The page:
Like all the dialogue comics, the two characters don't represent any philosophers in particular, but merely discuss an idea.

Robert Nozick's concept of a "Utility Monster" was a thought experiment aiming to criticize Utilitarianism. He imagines a "monster" with a capacity for happiness so much greater than our own, that we would be morally obligated to sacrifice everything to give the monster pleasure, as that would result in the most overall happiness. Most people recoil from this conclusion, due to its apparent unfairness. Nozick uses this idea to argue against the redistribution of wealth, because it would be unjust. He favors a society based on free exchange only, where wealth is justified based on not how fairly it was distributed, but on how fairly it was acquired. So if someone becomes very wealthy through voluntary exchanges with other human beings, "redistributing" that wealth is effectively denying the ability for people to come to voluntary exchanges - denying their freedom. Even things like minimum wage laws he saw as restrictions on freedom, because after all if two people consent to the exchange, who is the government to say that they can't? Freedom, unlike total happiness, Nozick thought, could not be subject to a "Utility Monster" because your freedom does not take away from my freedom. The ability for people to make contracts isn't a finite resource that can be "sucked up".

However, Nozick's conception of freedom is based largely on contracts revolving around property rights. That is to say, freedom for Nozick is freedom to own and control not just your own personhood, but any property that you own. Property, like resources devoted to increasing "utility", is a finite resource that could theoretically be entirely owned by a single "Freedom Monster", or maybe "Justice Monster", but perhaps best named "Property Monster". Like the comic imagines, a monster that lived forever and bent its entire will to owning more and more land could, theoretically, through entirely voluntary transactions, own all of the land. If this situation arose, the monster would have infinite leverage in any negotiation that it entered into, because everyone on earth would starve unless they made a deal with the monster. From Nozick's point of view, because neither party was physically coerced, and the monster's property came from a history of free transactions, the monster's ownership of all its property is just and free. However, the situation that it leads to seems to be one that severely lacks freedom. The monster could make any rules it wanted, and everyone on earth would be more or less "freely" forced to obliged it. Most people would not describe this situation as one where humanity is more free.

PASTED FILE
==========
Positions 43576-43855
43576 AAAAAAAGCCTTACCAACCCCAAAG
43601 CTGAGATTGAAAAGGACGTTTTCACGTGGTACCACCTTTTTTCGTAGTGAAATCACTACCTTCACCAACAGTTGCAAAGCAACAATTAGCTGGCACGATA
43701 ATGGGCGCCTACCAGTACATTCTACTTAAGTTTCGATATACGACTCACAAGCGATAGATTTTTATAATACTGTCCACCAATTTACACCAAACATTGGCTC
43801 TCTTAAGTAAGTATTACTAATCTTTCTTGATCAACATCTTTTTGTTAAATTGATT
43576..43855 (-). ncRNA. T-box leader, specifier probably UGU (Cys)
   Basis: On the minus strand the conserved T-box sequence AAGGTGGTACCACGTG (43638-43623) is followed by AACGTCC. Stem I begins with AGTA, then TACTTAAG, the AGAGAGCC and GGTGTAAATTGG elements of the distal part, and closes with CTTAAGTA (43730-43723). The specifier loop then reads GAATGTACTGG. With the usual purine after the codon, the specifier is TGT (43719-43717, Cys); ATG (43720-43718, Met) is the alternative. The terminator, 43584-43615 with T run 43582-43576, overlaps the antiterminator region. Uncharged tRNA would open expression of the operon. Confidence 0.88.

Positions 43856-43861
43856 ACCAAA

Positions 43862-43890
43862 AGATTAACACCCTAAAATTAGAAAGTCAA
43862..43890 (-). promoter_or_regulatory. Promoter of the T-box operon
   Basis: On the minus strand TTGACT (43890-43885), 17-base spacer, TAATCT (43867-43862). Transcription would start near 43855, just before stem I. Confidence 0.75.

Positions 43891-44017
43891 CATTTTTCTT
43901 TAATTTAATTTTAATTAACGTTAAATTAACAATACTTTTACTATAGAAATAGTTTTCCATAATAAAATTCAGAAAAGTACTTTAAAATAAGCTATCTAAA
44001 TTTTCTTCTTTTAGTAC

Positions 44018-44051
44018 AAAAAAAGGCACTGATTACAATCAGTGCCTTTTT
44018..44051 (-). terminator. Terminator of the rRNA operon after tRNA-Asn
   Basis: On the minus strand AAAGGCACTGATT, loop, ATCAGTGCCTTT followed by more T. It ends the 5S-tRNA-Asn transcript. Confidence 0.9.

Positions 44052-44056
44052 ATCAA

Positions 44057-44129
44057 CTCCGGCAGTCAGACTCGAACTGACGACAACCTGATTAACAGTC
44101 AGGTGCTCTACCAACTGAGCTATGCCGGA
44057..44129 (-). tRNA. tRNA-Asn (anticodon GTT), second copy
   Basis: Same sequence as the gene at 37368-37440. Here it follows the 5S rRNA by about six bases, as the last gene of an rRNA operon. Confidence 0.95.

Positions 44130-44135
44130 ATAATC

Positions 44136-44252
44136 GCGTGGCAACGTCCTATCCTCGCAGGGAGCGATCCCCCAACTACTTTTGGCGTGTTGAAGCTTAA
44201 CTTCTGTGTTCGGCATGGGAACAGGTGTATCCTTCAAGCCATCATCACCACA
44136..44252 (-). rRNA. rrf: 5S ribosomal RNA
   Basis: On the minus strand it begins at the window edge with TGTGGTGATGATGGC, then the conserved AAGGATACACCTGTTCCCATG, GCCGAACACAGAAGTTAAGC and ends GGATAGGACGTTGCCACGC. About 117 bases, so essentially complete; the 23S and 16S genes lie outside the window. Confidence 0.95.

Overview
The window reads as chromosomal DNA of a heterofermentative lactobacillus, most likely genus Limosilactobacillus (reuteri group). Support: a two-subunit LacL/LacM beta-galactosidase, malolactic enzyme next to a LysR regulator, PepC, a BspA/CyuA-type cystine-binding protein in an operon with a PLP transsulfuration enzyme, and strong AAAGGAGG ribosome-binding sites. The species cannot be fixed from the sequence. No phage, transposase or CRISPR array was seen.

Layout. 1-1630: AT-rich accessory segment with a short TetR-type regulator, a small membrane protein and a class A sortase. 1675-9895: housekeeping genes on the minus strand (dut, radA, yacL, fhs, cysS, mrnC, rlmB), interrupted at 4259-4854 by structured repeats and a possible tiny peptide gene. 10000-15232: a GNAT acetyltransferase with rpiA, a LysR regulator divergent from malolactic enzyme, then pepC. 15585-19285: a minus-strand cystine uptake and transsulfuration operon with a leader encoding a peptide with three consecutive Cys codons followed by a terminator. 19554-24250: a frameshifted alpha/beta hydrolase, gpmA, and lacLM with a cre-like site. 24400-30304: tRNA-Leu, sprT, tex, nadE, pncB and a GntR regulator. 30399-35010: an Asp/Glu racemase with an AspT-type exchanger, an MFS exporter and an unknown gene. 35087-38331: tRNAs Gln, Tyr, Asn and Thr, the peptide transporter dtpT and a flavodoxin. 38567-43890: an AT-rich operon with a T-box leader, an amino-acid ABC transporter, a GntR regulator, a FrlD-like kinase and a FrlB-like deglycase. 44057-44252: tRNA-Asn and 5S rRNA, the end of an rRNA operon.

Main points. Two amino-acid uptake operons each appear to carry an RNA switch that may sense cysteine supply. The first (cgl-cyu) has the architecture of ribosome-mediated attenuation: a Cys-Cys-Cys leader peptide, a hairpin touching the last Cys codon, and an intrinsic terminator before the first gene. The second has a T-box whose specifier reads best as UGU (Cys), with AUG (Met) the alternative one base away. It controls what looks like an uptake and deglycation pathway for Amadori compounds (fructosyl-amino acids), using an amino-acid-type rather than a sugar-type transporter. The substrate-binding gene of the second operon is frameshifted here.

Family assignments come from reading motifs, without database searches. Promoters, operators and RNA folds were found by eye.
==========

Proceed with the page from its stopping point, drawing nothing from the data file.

Of course, if we find this situation abhorrent, we have to question why we do not find it abhorrent on a smaller scale. For example, millions of people are born without property today, and find themselves having to obey the rules set by their landlord or boss, and this obedience to property is described as "freedom", but structurally it is the same freedom enjoyed by people obeying the monster's arbitrary rules in order to live. The business owner or landlord can control others by having far greater leverage, not infinite leverage as the monster does, because they have to compete with other business owners or landlords, but far more leverage than the person with nothing. Worse, if we look at the situations in terms of class rather than individuals, the property owners as a class do have the infinite leverage of the monster, because they quite literally own everything. So far as they have common interests, they will naturally exploit that leverage to advance those interests with great ease, since the class with no property relies on the use of their property to survive. As to what a real freedom might look like, where one or more individuals couldn't use their massive leverage to exploit others in any manner they saw fit, well, that is as they say a question beyond the scope of this essay.

Support the comic on Patreon!
Follow on RSS Follow on twitter Follow on facebook share with reddit share on twitter share with your friends on facebook share with google employees